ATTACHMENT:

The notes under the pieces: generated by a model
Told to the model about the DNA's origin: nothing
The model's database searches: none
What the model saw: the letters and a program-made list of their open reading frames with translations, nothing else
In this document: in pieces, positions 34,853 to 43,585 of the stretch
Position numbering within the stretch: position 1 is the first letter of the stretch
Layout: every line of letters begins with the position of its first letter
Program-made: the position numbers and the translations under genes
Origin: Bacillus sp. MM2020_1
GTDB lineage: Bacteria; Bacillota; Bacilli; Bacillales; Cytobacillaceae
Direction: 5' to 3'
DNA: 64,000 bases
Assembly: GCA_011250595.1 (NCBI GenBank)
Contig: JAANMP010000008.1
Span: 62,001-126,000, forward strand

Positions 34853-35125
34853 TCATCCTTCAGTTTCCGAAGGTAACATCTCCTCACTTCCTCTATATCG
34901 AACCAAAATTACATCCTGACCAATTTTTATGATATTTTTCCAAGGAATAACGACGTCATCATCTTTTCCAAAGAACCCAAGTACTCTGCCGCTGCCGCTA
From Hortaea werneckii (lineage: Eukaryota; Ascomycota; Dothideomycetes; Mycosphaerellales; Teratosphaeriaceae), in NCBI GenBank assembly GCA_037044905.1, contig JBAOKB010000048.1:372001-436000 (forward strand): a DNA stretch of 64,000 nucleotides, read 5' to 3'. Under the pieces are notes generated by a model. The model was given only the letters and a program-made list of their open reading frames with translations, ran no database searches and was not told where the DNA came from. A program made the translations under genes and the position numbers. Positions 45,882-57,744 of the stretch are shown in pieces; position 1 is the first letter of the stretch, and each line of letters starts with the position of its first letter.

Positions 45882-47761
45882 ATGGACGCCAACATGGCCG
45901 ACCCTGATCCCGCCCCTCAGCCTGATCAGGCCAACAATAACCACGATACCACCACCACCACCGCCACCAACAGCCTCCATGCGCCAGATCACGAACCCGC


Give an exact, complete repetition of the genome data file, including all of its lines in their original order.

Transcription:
The notes under the pieces: generated by a model
Told to the model about the DNA's origin: nothing
The model's database searches: none
What the model saw: the letters and a program-made list of their open reading frames with translations, nothing else
In this document: in pieces, positions 34,853 to 43,585 of the stretch
Position numbering within the stretch: position 1 is the first letter of the stretch
Layout: every line of letters begins with the position of its first letter
Program-made: the position numbers and the translations under genes
Origin: Bacillus sp. MM2020_1
GTDB lineage: Bacteria; Bacillota; Bacilli; Bacillales; Cytobacillaceae
Direction: 5' to 3'
DNA: 64,000 bases
Assembly: GCA_011250595.1 (NCBI GenBank)
Contig: JAANMP010000008.1
Span: 62,001-126,000, forward strand

Positions 34853-35125
34853 TCATCCTTCAGTTTCCGAAGGTAACATCTCCTCACTTCCTCTATATCG
34901 AACCAAAATTACATCCTGACCAATTTTTATGATATTTTTCCAAGGAATAACGACGTCATCATCTTTTCCAAAGAACCCAAGTACTCTGCCGCTGCCGCTA
From Hortaea werneckii (lineage: Eukaryota; Ascomycota; Dothideomycetes; Mycosphaerellales; Teratosphaeriaceae), in NCBI GenBank assembly GCA_037044905.1, contig JBAOKB010000048.1:372001-436000 (forward strand): a DNA stretch of 64,000 nucleotides, read 5' to 3'. Under the pieces are notes generated by a model. The model was given only the letters and a program-made list of their open reading frames with translations, ran no database searches and was not told where the DNA came from. A program made the translations under genes and the position numbers. Positions 45,882-57,744 of the stretch are shown in pieces; position 1 is the first letter of the stretch, and each line of letters starts with the position of its first letter.

Positions 45882-47761
45882 ATGGACGCCAACATGGCCG
45901 ACCCTGATCCCGCCCCTCAGCCTGATCAGGCCAACAATAACCACGATACCACCACCACCACCGCCACCAACAGCCTCCATGCGCCAGATCACGAACCCGC